With the announcement of Senator Betsy Johnson’s run for Oregon governor as an unaffiliated candidate, there’s a risk that she will be a spoiler and help elect a Republican under the current plurality election rule. An ordinal electoral system such as the supplementary vote would prevent such an occurence.
The supplementary vote allows for only a first and second choice, making it easy for voters to understand and and election administrators to tabulate. If a candidate receives a majority of the first choice votes, that candidate is elected. If no candidate gets a majority of the first choice votes, the second choice votes for all candidates except the top-two vote winners are transfered to the top-two candidates. The candidate with the most votes (plurality) is then elected. It wouldn’t prevent an unaffiliated candidate or minor party candidate from being elected, but it would prevent such a candidate from being a spoiler.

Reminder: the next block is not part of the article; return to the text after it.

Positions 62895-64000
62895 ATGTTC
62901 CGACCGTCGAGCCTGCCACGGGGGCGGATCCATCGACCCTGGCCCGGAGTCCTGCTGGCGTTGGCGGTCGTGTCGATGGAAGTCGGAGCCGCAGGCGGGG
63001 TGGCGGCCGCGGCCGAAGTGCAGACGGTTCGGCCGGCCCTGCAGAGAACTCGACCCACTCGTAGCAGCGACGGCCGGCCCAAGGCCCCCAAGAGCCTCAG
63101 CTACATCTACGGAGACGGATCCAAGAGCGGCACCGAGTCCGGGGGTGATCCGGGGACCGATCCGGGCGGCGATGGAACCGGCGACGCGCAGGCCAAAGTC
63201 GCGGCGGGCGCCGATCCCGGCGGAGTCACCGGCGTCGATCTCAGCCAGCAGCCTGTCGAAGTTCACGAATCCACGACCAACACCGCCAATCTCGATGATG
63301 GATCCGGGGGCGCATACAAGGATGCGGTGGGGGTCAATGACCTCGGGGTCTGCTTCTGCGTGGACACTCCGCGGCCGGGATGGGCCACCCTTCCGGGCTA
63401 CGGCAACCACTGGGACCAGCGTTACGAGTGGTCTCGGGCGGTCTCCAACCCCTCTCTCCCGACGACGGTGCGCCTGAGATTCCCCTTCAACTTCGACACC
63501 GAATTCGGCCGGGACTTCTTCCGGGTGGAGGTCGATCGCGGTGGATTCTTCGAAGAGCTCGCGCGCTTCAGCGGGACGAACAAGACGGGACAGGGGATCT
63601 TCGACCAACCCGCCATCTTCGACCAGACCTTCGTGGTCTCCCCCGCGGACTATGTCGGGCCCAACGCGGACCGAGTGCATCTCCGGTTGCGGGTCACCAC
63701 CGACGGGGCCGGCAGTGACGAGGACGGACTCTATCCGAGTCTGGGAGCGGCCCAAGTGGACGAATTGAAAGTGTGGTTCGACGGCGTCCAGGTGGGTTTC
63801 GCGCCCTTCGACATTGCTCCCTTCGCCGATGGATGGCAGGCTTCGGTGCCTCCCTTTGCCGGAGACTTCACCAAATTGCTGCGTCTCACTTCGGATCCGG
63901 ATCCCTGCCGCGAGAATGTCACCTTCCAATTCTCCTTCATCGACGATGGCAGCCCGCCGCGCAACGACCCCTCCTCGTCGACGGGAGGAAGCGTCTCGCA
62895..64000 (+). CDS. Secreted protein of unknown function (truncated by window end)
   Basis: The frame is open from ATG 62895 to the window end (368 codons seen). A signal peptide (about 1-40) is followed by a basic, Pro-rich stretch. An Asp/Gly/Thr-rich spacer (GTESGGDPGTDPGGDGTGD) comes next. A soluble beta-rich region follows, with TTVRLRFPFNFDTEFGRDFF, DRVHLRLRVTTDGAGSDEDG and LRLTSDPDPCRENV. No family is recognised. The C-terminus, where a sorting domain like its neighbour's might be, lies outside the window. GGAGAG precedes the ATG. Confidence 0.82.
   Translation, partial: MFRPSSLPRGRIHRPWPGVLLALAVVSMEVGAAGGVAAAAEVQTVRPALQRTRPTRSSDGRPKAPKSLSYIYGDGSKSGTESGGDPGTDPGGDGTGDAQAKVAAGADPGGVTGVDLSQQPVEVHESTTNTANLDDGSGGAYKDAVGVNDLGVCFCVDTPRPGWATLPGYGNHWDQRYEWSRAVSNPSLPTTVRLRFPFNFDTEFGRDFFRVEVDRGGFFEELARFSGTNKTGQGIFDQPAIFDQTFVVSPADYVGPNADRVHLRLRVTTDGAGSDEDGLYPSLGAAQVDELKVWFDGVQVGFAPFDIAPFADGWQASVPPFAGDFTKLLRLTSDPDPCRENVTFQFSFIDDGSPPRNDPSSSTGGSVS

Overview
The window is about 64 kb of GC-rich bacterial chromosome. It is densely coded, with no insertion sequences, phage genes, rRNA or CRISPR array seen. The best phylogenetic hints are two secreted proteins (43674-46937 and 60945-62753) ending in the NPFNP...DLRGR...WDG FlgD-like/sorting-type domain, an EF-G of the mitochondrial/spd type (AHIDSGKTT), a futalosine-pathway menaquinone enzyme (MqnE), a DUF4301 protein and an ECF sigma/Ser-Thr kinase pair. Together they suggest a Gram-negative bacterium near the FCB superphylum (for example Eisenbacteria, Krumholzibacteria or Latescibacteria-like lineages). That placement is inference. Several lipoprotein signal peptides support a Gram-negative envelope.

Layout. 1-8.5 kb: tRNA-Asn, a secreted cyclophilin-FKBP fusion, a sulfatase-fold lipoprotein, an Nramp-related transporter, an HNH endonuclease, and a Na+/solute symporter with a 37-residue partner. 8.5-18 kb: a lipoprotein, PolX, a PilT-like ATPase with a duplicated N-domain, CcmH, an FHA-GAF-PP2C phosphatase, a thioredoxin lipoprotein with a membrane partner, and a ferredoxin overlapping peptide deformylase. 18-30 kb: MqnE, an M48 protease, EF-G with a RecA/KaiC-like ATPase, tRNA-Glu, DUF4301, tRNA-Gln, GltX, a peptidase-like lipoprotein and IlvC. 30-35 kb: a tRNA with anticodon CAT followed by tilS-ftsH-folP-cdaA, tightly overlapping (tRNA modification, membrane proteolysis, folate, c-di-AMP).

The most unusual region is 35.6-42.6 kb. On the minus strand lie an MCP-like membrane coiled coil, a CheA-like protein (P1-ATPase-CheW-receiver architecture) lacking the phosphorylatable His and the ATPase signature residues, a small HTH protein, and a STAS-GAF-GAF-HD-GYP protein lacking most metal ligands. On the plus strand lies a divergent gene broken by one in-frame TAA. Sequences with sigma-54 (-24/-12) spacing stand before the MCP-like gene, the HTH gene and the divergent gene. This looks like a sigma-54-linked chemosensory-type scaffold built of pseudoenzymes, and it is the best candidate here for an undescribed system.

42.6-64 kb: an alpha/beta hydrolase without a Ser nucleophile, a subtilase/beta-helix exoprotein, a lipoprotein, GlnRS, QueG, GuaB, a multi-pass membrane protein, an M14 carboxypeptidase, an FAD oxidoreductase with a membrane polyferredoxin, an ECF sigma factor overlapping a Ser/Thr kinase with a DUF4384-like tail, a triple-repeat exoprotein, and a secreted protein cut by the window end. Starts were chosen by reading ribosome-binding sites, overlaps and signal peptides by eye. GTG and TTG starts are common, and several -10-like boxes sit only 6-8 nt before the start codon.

Article V, Section 5 of the Oregon Constitution appears to allow the supplementary vote for Governor. It specifies: “The person having the highest number of votes for Governor, shall be elected.” So, the supplementary could possibly be implemented with ordinary legislation.
The simplest ballot design for Oregon might be to list all the gubernatorial candidates twice: once for first choice and again for second choice. If a voter leaves the second choice blank or marks the same candidate for both first and second choices, the effect would be the same as the current plurality electoral system.
The supplementary vote is currently used to directly elect some mayors in the United Kingdom, including the mayor of London, along with police and crime commissioners in England and Wales.
Wikipedia: Supplementary vote
Electoral Reform Society: Supplementary Vote